At this, the audience -- which included heavy representation from the city's employee unions -- erupted into applause and cheers.

Councilor Storch remarked to Mayor Mapp that he considered the withdrawal "a good move", a sentiment that was concurred in by Councilor Goode. Councilor Hockaday said that the audience could draw from this whole incident that the Council does listen carefully to the public's concerns, and Councilor Davis seconded Hockaday's sentiments.

Municipal Clerk "Ajay" Jalloh then announced, "For the record, ordinance M2019-07 has been withdrawn."

A few members of the audience didn't realize that since it was no longer on the agenda, it could not be discussed in the public comments on agenda items. Those who attempted to address the matter were promptly ruled out of order.

I was intrigued by an almost unnoticed remark by Mayor Mapp in announcing the withdrawal that it would be "wise for the Council to have no walk-ons this evening."

To me, this seemed to confirm my suspicion that the blank half-page on the agenda had indeed been supposed to contain a number of new items to be taken up at the meeting (see my post on that matter here).

By no means does any of this mean that the matter of layoffs has gone away.

There is still evidently a sizeable budget shortfall and it will have to be addressed, meaning that layoffs are potentially on the table.

And with the Council's longstanding role left intact, they will have to weigh in on any layoff plan. But all that will only come after the budget is introduced, which is expected to be in April. (We are already past the time the State expects budgets to be introduced.)

Finally, PMEA president Cynthia Smith took to the mic and, while she thanked the Mayor for withdrawing the ordinance, she made it clear that her union's members were still suspicious and will be vigilant in case any effort to retrace this ground comes up again in the future.

Another quiet night at City Council.





  -- Dan Damon [follow]


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Sunday, March 10, 2019

Besides the layoff ordinance, a couple of oddities about Monday's Plainfield City Council agenda


Screenshot from the online agenda. What does it mean?



The Mapp administration's proposed layoff ordinance will be the hot topic at Monday's Plainfield City Council meeting to be sure. You can see the online agenda here.

Glancing at the agenda, there were two curiosities that I explored.

The first was R 117-19, a tax refund resolution proposed by the Finance Department. I did not notice a backup for the resolution when it was on last week's agenda-setting session.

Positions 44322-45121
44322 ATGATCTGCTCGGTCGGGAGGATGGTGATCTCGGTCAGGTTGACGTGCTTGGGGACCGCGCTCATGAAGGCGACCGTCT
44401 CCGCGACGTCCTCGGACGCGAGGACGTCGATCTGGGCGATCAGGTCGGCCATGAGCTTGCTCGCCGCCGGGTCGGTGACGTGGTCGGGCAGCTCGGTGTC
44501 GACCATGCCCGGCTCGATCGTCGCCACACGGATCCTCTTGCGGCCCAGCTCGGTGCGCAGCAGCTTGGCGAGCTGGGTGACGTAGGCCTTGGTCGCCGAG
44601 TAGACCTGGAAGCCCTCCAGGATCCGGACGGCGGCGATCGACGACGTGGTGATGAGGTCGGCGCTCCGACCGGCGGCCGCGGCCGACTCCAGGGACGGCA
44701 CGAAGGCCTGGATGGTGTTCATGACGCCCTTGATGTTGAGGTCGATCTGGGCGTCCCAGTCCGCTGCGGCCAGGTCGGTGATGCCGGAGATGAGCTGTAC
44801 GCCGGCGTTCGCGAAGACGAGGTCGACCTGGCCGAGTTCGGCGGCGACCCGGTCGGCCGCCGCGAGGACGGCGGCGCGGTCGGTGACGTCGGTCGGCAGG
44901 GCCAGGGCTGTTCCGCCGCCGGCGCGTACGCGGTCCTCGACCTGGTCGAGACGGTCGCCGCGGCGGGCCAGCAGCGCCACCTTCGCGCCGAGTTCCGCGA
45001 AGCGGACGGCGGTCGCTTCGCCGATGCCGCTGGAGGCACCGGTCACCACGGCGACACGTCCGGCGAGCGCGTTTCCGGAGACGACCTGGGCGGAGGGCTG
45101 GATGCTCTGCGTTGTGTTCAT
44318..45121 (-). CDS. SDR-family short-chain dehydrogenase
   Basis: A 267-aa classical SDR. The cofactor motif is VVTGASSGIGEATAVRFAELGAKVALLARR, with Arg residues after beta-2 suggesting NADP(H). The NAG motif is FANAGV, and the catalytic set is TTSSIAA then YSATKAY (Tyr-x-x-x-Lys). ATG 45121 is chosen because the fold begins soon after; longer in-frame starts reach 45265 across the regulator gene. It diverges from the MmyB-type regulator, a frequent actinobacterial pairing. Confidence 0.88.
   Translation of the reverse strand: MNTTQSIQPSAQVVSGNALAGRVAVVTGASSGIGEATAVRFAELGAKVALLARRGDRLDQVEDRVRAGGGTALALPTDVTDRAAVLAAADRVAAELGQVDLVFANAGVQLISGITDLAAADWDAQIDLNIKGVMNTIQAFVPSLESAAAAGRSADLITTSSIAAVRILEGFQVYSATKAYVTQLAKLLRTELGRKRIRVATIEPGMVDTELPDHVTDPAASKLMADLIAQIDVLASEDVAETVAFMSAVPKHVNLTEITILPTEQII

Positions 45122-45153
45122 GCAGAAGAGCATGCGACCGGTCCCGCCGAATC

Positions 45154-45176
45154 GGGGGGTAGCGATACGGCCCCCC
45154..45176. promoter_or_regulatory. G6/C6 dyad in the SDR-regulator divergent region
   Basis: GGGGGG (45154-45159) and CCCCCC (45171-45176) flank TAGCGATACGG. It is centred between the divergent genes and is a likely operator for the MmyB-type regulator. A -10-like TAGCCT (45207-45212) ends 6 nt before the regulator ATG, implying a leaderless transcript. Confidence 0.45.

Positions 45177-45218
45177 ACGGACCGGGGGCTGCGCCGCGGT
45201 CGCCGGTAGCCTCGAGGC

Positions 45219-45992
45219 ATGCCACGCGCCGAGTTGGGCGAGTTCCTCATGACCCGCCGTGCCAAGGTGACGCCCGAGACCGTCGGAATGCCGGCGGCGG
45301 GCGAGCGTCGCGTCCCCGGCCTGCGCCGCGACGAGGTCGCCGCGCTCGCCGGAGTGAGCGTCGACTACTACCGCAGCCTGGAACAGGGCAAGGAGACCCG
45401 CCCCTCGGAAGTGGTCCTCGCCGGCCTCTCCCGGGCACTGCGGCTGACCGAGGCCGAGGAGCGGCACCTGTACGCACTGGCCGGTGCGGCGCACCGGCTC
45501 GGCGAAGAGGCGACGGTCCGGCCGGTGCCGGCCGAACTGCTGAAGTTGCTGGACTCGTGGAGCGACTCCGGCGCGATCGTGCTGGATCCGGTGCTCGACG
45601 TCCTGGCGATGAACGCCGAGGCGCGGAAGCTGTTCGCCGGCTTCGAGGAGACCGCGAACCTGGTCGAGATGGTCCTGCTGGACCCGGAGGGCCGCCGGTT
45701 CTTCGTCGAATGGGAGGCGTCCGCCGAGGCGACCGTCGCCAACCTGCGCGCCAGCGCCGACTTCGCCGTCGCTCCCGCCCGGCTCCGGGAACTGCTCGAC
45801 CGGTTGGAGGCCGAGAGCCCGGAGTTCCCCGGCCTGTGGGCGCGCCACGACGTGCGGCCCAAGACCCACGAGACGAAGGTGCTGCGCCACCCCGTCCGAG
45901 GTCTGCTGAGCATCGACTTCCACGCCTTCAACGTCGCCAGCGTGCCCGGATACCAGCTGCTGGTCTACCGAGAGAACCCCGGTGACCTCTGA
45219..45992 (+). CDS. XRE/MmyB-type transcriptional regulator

The amount, while not the largest recent refund, was still sizeable at $51,734.23.

So I decided to check the back up on the business meeting agenda. To my surprise, the link was marked "Tax Appeal, Delete".

Now what was that supposed to mean? Why wouldn't the backup be included with the resolution? Why shouldn't it be seen by the public?

So, I went ahead anyway and clicked on the link and lo and behold, the backup material WAS THERE.

So, if it wasn't supposed to be viewable, somebody goofed.

Both are properties owned by Crown Real Estate Holding Inc. and lie within the East Third/Richmond redevelopment area which just happens to be the subject of Ordinance M2019-06 which is on Monday's agenda for first reading, along with the layoff ordinance.

Both property's valuations were reduced 56.5% by the tax appeal board.

Still wondering why the word "delete" appears on the online agenda.

The second curiosity is a half blank page for "New Items" between the end of the resolutions and ordinances for first reading.

I have never seen that before, the heading just being a placeholder in case something "new" is to be brought up and with a black line or two. Will we be seeing a slew of new items on Monday? Your guess is as good as mine.

City Council meets at 7:00 PM in the Council Chambers / Courthouse at Watchung Avenue and East 4th Street. Parking available on the street and in the lot across from Police Headquarters.


NOTE: I have seen officers in patrol vehicles allow Council attendees to turn onto 4th Street in front of Police Headquarters to enter the public parking. Exiting is no problem. Be cautious.



  -- Dan Damon [follow]


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Friday, March 8, 2019

Joint land use boards meeting will treat public to weed, brew pubs, Air BnB and more